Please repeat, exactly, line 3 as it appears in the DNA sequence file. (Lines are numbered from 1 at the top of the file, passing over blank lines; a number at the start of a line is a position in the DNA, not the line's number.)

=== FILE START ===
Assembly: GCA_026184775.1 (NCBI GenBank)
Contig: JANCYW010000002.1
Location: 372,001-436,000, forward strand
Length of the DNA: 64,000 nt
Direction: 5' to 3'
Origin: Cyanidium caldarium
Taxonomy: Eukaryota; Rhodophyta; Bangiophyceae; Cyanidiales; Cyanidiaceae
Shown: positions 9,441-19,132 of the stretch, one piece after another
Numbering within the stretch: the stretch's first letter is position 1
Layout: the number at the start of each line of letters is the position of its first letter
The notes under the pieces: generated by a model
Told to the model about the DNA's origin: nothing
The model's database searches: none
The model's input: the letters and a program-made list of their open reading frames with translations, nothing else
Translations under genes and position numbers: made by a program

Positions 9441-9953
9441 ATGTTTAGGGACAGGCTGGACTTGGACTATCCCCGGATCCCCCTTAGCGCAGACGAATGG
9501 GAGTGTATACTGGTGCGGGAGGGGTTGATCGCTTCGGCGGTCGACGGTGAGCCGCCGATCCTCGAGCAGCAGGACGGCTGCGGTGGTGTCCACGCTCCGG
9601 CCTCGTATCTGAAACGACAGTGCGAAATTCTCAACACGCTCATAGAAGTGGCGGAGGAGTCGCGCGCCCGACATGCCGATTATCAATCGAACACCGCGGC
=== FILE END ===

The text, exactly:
Location: 372,001-436,000, forward strand